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Blog Post

Database of Effective Programs Can Help Make Communities Safer

This post is based on the remarks of Laurie O. Robinson, Assistant Attorney for DOJ’s Office of Justice Programs, before the International Community Corrections Association on September 13, 2011.  ICCA presented Ms. Robinson with its Margaret Mead award in recognition of her leadership and innovation in advancing the goals of community-based correctional programming.  Our knowledge of effective criminal justice programs has grown considerably in recent years. Evidence has become our lodestar, and I've watched with pride as practitioners, policymakers, and politicians have turned to science for answers.  With today’s budget challenges, our need for answers—that have proven results, based on research—has never been greater. Even before I returned to the Office of Justice Programs (OJP) in 2009 as the Assistant Attorney General, I thought we needed to improve the way OJP and the justice community use evidence to make program and policy decisions.  While I was at the University of Pennsylvania in 2007, I testified before Congress about the need for a "What Works" Clearinghouse to help spread knowledge about effective programs and practices in the criminal and juvenile justice fields.  This June, we proudly announced, a searchable database of 150 justice-related programs, each accompanied by an effectiveness rating.  Database users can locate programs across an array of justice topics, ranging from corrections and reentry to courts, crime and crime prevention, drugs and substance abuse, forensics and technology, juvenile justice, law enforcement, and victims and victimization.  Each program profile includes a description of its target audience, evaluation outcomes, costs, and other important details practitioners look for when deciding how to best meet the needs of their communities. Most importantly, every program has been assessed by a team of researchers and subject matter experts. These experts have rigorously examined evaluation findings and related research to figure out which programs are effective, promising, or have no effects. These ratings give policymakers a sense of which programs are tried-and-true, and which programs may require adjustments or new approaches to get the best results. I encourage practitioners and policymakers to visit the site-- and to use it. is a practical tool to translate research about effective justice programs into practices that will make our communities safer.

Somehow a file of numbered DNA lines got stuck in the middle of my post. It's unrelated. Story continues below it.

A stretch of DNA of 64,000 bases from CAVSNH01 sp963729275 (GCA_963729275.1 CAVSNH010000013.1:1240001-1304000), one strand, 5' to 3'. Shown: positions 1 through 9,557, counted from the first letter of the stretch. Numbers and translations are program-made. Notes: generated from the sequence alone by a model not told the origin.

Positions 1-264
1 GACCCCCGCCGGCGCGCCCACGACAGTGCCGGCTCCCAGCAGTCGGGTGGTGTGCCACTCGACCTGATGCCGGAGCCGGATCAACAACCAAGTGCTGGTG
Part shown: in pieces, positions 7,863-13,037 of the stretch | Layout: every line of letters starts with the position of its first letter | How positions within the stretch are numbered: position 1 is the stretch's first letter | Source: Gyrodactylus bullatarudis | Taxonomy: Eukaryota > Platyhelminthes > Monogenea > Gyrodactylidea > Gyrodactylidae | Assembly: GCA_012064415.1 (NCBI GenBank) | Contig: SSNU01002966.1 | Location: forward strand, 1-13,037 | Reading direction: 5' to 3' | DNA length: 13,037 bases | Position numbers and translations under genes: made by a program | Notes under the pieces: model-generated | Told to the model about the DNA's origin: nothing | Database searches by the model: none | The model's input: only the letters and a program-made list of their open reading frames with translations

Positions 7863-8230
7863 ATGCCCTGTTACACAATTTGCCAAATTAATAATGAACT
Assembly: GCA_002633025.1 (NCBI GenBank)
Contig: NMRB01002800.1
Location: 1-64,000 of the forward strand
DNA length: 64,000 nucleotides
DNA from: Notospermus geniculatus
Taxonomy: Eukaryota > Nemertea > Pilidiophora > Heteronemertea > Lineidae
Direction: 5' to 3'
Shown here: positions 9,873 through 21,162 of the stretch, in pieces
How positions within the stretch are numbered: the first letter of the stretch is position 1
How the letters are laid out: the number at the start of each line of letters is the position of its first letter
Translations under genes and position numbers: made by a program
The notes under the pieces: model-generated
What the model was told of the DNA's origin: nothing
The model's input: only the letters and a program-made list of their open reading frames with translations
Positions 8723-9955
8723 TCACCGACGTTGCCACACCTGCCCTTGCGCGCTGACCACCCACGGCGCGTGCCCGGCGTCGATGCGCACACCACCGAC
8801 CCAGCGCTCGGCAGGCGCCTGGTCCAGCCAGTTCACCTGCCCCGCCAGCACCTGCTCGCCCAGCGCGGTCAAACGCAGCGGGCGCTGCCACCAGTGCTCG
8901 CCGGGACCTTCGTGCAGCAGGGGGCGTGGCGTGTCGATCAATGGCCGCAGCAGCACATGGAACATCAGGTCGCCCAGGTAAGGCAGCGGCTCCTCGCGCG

Updated April 7, 2017